Live Vocal Processing

On stage, it is certainly not unusual to see guitarists, and even bassists using floor-based results pedals in order to manipulate their sound to match their instrumental performance with what they listen to in their heads. Wah-wah pedals, distortion pedals, and even complicated effects cpus which allow for digital sound looping and preprogrammed effects are fairly very common in your guitar world.

Nevertheless, what is obviously unusual is to see a vocalist using the same kind of equipment to enhance their vocal performance. While in the studio, really for singers to use a variety of sound equipment in order to boost their vocal paths, that is not often translate to the stage, especially not utilizing a Review processors method that the singer can control in real time.

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Many different studio effects can be replicated with vocal floor processors. This type of equipment is meant to lie toned on the stage floor, like a guitar processor, and allow the vocalist to use their feet to alter the types of vocal effects that can be applied. There are numerous results available in these devices which can help a singer re-create the same performance that has been captured in a studio recording. Multi-voice harmony can take a singer's voice and then digitally clone it in order to instantly create several harmony parts in tune with the current vocal. It can also allow a second singer to incorporate multiple harmony components to the lead singer's performance using their voice instead. Double-tracking, where a singer combines several different takes of a vocal track into a layered version of the lead vocal, can even be accomplished with this type of processor. This can add a richer, fuller sound to the singer's voice, allowing him or her to lower their own volume and preserve their expressive cords for repeat performances.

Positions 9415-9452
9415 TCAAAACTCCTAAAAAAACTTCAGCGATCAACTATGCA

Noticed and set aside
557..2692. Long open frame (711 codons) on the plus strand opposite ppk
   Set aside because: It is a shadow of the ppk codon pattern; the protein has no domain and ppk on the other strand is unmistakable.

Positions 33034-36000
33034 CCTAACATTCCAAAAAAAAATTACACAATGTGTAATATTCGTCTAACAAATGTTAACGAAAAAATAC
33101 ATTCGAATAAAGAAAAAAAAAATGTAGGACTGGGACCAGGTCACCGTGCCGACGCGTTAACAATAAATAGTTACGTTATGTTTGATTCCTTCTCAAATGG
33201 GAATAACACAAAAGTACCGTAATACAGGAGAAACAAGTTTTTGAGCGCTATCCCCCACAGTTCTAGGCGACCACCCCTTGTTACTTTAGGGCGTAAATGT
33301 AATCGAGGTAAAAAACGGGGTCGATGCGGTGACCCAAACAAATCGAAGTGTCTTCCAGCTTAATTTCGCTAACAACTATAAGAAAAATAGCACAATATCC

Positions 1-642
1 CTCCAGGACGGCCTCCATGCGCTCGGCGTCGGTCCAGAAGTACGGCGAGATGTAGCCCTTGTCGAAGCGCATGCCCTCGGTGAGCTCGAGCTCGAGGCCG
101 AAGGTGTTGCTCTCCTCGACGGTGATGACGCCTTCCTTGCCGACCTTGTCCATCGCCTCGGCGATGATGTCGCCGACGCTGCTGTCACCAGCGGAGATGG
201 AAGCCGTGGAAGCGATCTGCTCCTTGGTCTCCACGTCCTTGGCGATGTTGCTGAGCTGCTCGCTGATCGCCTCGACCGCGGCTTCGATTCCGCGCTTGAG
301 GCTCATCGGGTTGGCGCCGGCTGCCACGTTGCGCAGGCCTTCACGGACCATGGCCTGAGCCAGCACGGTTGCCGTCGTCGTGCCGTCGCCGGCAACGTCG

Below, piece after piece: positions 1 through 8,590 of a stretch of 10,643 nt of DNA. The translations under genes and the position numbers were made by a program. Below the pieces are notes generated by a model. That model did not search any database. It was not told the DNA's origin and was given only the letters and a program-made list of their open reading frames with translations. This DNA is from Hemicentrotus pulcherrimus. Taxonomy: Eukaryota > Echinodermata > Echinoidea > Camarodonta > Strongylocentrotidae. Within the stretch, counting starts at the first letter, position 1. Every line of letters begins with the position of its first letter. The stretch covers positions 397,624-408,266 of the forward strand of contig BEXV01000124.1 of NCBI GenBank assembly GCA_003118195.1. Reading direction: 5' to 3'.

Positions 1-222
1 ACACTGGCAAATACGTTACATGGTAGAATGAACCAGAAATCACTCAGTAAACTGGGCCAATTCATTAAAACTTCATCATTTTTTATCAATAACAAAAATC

Of course, it's not simply vocal-specific effects which can be locked up inside these kind of devices. The standard effects accessible to guitarists or other music artists can even be utilized by singers. Reverb and delay are a pair of the most popular traditional effects when it comes to vocal singing, and both can be employed in order to improve the drama or poignancy of the vocal track. Regarding singers who are thinking about exploring the more extreme side of effects processing, distortions and phaser effects can transform the human tone of voice into something almost unrecognizable. A special foot-pedal allows vocalists to roll results on and off in order to organically blend them into the overall sound they are trying to achieve.

Some singers do not feel comfortable controlling this type of kit during a show, and they choose to leave their vocal processing in the hands of the noise engineers who are combining the concert. For higher-budget productions who can afford personnel to track dedicated sound cues, rack-mounted variations of vocal processing equipment are in the same way useful for getting the most away of a singer's tone. Rack mount equipment is a little more fragile than floor processors, but it also usually recieve more options and more power loaded inside its casing.